A captain has to be a captain.


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In this morning’s Wall Street Journal (January 20, 2011), Peggy Noonan writes a column filled with some essentials of leadership that are good to hear. Her theme, to me, is summed up in one of her brief sentences: “A captain has to be a captain.”

Read on:


The Captain and the King

Why Owen Honors had to go, and why a stammering monarch is a movie hero.


At a time of new beginnings in Washington, and as a new year starts, some thoughts on leadership that begin with two questions. First, why is it a good thing that the captain of the USS Enterprise was this week relieved of his duties? Second, why is the movie “The King’s Speech” so popular and admired? The questions are united by a theme. It is that no one knows how to act anymore, and people miss people who knew how to act.


Capt. Owen Honors, commanding officer of an aircraft carrier, was revealed to have made and shown to his crew videos that have been variously described in the press as “lewd,” “raunchy,” “profane” and “ribald.” They are. Adm. John Harvey, who Wednesday relieved Capt. Honors of his duties, said the captain’s action “calls into question his character and undermines his credibility.” Also true.


In a way it’s not shocking that Capt. Honors did what he did, because he came from a culture, our culture, in which, to be kind about it, anything goes. Mainstream movies, television, music—all is raunch. To say the obvious, John Paul Jones, Bull Halsey and Elmo Zumwalt likely wouldn’t have made those videos, if they could have. More to the point, some average, undistinguished naval captain in 1968 wouldn’t have made them either, because he would have had his mind and consciousness formed in the 1930s and ’40s, when our culture was more coherent and constructive. It can also be said that Capt. Honors’s videos were not extreme by the standards of our day. Even his bigotry seemed self-spoofing, as obviously nitwittish and vulgar as the character he was playing—himself—was nitwittish and vulgar.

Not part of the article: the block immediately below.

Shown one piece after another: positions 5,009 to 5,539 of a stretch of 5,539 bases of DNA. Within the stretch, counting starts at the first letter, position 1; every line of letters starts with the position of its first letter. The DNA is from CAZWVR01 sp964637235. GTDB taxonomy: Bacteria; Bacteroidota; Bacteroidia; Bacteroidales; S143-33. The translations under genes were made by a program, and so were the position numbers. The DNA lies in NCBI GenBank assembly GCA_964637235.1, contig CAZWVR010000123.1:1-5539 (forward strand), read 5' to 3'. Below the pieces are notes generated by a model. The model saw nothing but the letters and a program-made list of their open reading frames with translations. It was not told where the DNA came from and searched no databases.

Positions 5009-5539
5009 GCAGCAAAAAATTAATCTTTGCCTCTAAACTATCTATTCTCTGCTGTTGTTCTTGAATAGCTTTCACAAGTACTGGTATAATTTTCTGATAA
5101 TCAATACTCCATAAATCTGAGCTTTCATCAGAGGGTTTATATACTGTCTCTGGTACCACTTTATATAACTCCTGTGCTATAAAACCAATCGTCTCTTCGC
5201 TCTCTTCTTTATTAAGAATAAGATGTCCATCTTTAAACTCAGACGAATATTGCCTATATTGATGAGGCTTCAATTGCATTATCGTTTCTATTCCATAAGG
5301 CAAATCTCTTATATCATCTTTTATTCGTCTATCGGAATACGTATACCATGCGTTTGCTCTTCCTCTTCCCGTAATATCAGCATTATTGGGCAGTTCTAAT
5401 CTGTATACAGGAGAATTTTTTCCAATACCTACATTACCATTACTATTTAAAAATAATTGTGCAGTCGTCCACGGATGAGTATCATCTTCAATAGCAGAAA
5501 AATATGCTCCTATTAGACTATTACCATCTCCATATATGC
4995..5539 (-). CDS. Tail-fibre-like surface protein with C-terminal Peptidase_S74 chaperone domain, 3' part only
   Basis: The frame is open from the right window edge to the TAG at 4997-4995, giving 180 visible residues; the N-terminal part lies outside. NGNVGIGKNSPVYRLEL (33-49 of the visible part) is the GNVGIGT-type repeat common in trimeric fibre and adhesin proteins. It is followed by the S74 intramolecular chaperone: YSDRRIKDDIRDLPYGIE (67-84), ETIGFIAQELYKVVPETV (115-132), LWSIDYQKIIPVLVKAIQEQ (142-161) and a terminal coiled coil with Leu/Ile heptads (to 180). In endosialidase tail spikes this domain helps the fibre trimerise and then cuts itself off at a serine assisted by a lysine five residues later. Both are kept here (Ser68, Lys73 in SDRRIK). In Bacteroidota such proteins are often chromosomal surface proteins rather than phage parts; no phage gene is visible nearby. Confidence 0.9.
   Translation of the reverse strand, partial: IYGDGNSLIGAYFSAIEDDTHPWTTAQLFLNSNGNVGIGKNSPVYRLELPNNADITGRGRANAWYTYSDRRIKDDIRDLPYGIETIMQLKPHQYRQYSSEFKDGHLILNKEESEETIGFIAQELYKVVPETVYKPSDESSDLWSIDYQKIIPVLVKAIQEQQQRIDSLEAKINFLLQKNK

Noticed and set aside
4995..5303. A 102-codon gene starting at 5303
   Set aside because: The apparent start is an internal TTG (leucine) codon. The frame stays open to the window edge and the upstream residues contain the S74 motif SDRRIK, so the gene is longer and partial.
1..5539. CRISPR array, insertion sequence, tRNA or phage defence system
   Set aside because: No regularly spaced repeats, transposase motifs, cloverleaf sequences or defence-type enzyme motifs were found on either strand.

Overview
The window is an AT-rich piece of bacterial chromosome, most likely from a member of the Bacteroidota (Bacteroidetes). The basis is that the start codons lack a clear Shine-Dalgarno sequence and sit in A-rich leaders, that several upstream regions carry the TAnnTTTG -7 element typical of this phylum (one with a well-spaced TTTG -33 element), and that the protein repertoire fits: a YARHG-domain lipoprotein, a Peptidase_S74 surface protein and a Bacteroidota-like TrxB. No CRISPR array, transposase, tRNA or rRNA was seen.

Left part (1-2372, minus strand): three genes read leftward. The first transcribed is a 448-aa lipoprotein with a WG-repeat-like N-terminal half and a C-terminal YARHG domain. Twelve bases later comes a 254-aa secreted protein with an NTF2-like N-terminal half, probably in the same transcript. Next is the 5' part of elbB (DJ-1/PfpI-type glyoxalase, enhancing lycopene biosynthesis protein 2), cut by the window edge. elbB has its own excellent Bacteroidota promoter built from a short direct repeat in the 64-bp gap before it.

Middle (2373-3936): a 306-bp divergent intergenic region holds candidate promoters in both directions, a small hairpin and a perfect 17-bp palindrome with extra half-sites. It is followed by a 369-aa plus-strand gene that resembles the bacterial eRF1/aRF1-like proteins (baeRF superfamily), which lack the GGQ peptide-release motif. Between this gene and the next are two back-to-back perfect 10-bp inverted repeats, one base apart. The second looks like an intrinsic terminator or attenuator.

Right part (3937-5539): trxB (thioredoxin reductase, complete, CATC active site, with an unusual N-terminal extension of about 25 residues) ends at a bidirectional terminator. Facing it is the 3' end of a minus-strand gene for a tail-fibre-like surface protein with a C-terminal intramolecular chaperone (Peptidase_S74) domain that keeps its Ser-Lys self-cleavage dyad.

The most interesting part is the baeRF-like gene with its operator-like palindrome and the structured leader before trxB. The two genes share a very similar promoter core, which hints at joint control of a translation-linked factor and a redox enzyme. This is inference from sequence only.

But the videos were a shock in that this was a captain of the U.S. Navy, commanding a nuclear-powered ship, and acting in a way that was without dignity, stature or apartness. He was acting as if it was important to him to be seen as one of the guys, with regular standards, like everyone else.


But it’s a great mistake when you are in a leadership position to want to be like everyone else. Because that, actually, is not your job. Your job is to be better, and to set standards that those below you have to reach to meet. And you have to do this even when it’s hard, even when you know you yourself don’t quite meet the standards you represent.


A captain has to be a captain. He can’t make videos referencing masturbation and oral sex. He has to uphold values even though he finds them antique, he has to represent virtues he may not in fact possess, he has to be, in his person, someone sailors aspire to be.


A lot of our leaders—the only exceptions I can think of at the moment are nuns in orders that wear habits—have become confused about something, and it has to do with being an adult, with being truly mature and sober. When no one wants to be the stuffy old person, when no one wants to be “the establishment,” when no one accepts the role of authority figure, everything gets damaged, lowered. The young aren’t taught what they need to know. And they know they’re not being taught, and on some level they resent it.